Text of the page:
Joseph T. Garrity
AS: When you do that first meeting is part of it showing that you can come up with those ideas?
JG: In the interview you’re coming in reacting to something you’ve read and what I normally do- I bring in imagery with me. I’m not going to design any sets but I’m going to bring in something that kind of shows, gives the director a sort of visual sampling of what I thought I got out of the film- leaving it open at the same time. And then you have to be able to in words say, I’ve read this and here’s what really said something to me.
You’re really interviewing the director as well. Do I want to work with this guy and does he want to work with me? Cause it’s going to be an intensive series of months that you might be working together. Am I enjoying my conversation- will I enjoy this on multiple occasions at all hours of the day? And will I enjoy working with this person? You’re walking in with credits that obviously have helped get you to the interview. So most of the time, if you’re well into your career, you’ve kind of proven to yourself that you can make movies and people like doing that with you. How you react to some of the peculiar problems that this particular script has and how you might approach it will tell the director, This guy’s good. Boy, he knows what he’s talking about and he’s brought up things that I would never have thought about and he has some great ideas. So you want to have some great ideas. But at the same time you might be going out on a limb in a whole other direction than this director’s gonna take it. So you’ve gotta be able to figure out what’s going on.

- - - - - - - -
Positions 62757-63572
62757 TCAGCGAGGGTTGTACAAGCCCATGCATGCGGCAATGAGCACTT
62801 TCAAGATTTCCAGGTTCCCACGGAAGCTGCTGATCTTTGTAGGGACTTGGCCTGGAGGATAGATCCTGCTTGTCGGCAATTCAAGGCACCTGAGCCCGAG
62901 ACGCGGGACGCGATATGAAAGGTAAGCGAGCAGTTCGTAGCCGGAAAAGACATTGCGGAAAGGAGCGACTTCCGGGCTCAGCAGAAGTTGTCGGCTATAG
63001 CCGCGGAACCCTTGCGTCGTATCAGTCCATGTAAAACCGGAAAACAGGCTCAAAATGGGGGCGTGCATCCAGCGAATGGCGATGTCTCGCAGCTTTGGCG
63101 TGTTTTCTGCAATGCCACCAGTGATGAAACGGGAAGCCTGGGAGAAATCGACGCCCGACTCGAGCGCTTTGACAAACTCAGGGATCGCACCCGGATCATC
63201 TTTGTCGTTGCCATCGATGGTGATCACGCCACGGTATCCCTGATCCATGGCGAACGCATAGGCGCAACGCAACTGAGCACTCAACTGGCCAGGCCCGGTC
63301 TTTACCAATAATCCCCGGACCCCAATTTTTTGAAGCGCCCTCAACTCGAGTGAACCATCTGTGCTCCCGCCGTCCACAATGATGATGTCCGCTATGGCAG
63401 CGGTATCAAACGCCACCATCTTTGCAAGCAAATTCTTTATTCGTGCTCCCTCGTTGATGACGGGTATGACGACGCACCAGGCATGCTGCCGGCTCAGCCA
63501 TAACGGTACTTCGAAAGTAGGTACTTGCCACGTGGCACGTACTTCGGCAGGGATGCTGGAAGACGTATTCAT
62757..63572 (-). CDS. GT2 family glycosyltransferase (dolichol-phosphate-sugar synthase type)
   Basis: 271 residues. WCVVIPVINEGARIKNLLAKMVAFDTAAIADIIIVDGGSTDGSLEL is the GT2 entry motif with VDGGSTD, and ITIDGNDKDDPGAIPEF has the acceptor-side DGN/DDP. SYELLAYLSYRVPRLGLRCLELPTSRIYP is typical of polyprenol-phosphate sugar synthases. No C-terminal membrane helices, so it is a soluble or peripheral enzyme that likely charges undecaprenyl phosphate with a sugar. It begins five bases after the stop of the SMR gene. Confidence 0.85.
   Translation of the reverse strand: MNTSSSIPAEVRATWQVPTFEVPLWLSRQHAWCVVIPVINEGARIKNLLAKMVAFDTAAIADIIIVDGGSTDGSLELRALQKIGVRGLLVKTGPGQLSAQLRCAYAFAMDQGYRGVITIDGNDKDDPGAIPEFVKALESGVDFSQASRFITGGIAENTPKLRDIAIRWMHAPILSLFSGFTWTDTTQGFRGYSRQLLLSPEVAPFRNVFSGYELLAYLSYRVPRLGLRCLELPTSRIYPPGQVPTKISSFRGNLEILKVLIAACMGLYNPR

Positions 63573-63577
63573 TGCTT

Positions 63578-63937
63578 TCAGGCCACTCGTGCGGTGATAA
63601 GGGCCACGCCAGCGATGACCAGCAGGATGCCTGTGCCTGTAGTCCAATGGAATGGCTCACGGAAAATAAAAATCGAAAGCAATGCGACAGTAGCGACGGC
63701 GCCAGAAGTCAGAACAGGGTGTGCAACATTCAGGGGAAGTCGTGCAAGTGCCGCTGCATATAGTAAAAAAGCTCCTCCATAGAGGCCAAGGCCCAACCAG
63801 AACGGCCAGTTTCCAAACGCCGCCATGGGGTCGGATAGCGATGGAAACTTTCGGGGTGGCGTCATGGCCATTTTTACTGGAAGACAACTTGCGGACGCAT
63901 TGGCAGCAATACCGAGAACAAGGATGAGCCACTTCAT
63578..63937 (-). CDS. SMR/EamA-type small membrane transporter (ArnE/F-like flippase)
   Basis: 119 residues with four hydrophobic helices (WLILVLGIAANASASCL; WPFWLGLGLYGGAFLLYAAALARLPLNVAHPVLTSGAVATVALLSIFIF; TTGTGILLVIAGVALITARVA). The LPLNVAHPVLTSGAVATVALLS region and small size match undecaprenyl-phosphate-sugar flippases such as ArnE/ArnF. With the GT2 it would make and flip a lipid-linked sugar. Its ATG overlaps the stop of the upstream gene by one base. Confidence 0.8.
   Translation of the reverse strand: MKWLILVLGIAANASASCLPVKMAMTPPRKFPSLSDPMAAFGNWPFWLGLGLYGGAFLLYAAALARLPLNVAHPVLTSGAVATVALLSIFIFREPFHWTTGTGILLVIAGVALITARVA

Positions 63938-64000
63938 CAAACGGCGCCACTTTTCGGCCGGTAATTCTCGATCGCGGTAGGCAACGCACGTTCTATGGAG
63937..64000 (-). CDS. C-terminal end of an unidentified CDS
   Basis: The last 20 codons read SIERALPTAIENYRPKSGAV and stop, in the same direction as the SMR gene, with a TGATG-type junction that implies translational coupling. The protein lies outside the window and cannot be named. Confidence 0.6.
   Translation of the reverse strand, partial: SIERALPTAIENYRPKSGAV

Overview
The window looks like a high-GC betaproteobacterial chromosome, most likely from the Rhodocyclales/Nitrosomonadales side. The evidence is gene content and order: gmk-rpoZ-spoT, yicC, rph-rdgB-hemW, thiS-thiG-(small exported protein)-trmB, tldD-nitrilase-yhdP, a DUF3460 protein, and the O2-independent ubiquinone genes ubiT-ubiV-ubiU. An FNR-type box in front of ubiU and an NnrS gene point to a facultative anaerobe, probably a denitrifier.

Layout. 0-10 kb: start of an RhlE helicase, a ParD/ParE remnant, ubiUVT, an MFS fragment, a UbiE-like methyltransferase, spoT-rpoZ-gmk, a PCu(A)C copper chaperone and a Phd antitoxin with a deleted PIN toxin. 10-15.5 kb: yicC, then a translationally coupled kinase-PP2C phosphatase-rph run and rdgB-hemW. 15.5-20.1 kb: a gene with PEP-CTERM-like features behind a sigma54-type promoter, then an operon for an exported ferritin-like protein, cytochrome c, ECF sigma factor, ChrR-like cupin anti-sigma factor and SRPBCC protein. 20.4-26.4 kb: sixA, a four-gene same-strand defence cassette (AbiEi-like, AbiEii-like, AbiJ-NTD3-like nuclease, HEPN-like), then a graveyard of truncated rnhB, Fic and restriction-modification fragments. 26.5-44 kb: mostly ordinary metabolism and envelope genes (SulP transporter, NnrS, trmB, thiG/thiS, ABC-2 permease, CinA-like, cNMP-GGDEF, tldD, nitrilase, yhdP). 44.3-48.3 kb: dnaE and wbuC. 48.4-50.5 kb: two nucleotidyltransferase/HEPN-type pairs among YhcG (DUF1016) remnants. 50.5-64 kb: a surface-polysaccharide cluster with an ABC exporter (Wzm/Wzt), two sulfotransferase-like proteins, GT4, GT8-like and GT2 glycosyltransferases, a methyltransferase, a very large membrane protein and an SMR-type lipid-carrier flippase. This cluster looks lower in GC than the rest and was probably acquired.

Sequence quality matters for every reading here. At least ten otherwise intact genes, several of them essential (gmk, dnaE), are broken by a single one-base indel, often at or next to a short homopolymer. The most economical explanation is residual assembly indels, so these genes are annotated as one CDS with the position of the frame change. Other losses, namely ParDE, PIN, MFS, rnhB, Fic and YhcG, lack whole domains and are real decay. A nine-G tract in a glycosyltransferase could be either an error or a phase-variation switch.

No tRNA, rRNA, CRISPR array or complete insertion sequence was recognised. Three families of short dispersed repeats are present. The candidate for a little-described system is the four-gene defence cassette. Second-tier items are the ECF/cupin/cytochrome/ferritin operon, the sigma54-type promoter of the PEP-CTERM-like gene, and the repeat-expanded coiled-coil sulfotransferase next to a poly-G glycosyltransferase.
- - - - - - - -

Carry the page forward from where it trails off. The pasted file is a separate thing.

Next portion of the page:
AS: So in that first interview you might show up with some ideas and be like, Well, we could do this, build this a certain way…
JG: This is a way we could go- I like this. This is another way we could do it. You might find out where the director’s leaning towards if you could show options. Sometimes I’ve met directors that have elevated what I thought was some ordinary stuff into something extraordinary from how they plan to approach the material. Some directors can be really inspiring. It doesn’t happen a whole lot, but it does. And when you meet those people you’re like, Wow, this guy is really passionate about this. It makes everyone around him better. That’s happened on occasion. That’s a good director, by the way.
AS: And how about DP’s?
JG: Well there’s something I’ve read in books that’s called “the trinity” which is that the chief visualizers are the director, the DP, and the production designer. The DP is a vital person that you want on your team, on your side.
The title production designer came about, as you probably know–
AS: With Gone with the Wind?
JG: Gone with the Wind with William Cameron Menzies. Because that designer went beyond, and really storyboarded the whole film and really got himself networking with all the various departments. And that’s why the production designer credit happened. It was created by David O. Selznick. Although Art Director pretty much says what we are- we’re directing the art of the movie. Production Designer- you’re designing the production.